Eureka recognized as Virginia Natural School
Published 10:33 am Wednesday, October 3, 2018
Eureka Elementary School has been selected again as a Virginia Department of Game and Inland Fisheries (VDGIF) Virginia Natural School, according to VDGIF’s Wildlife Education Coordinator/ Project WILD State Coordinator Suzie Gilley in a press release.
“Eureka Elementary continues to be recognized for its longstanding commitment to preserving the environment and teaching students about the value of our natural resources. They have been recognized now for 11 consecutive years for their efforts,” said Superintendent of Charlotte County Schools Dr. Nancy Leonard.
Eureka Elementary was one of 66 schools selected and recognized for their efforts in supporting environmental conservation.
“The Virginia Naturally School Recognition Program grows with your schools efforts to teach and learn about the environment,” said Gilley.
She said there are 22 recognized schools from the public school system, one regional Governor’s School and four independent schools.
“Students have recycled, planted pollinator and other gardens, planted trees, cleaned waterways, put up bird boxes, helped local food banks, composted cafeteria waste, became bird watchers, restored wetlands and more,” said Gilley. “It is an honor to have been given the opportunity to read each application, how you have met or exceeded the goals set the year before and what each school has planned for this school year.”
The Eureka Elementary Ecology Club, started by Liz Peaden, has served as a resource at the school to facilitate environmental awareness.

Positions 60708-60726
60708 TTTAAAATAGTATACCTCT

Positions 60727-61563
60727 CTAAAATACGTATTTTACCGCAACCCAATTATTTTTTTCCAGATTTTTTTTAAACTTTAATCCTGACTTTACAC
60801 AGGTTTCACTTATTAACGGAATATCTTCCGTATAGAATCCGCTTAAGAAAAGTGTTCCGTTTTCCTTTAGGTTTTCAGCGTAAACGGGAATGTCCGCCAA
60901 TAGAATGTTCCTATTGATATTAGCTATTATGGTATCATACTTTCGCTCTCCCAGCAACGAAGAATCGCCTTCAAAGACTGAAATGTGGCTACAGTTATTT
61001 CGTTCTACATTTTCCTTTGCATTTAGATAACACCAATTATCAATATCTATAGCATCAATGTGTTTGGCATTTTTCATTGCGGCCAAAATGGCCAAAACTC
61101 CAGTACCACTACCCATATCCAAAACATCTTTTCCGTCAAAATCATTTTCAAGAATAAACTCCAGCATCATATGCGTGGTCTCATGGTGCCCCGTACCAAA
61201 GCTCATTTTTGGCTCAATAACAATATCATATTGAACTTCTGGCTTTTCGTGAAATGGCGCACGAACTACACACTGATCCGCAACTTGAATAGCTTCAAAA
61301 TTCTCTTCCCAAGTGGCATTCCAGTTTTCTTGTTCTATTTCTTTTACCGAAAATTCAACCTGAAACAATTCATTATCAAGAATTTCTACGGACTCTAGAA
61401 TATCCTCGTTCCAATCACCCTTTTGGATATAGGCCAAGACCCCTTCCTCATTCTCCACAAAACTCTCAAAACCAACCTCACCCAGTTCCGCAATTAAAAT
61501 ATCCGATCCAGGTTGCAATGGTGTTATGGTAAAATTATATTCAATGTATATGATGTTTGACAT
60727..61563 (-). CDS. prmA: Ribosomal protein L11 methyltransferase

Last year, the club celebrated their 10th anniversary.
“We started by celebrating the 400th anniversary of Jamestown,” Peaden said previously. “That’s how it all started. Those fourth-graders helped me plant a tree, and then that fall, they became my ecology club, because I had applied for the Virginia Environmental Endowment grant.”
During that time, she said she wanted to give the students an alternative to school that wasn’t just playground activities.
The “backyard” of Eureka Elementary School provided an ideal venue for outdoor learning and fun.
“I saw a perfect resource — woods with a developed trail and exercise equipment — that was a positive way to engage children in the outdoors,” Peaden said previously. “This opportunity is not available at many schools, and I didn’t want to see it go to waste. There are so many connections with former school staff and community members who put their energy into creating something that was meant to last a lifetime. The Eureka Nature Trail is ready to be explored and enjoyed.”
She also mentioned notoriety the club has received over the years, including being featured in the Virginia Wildlife magazine twice and being on the school recognition list for the VDGIF as a Virginia Natural School.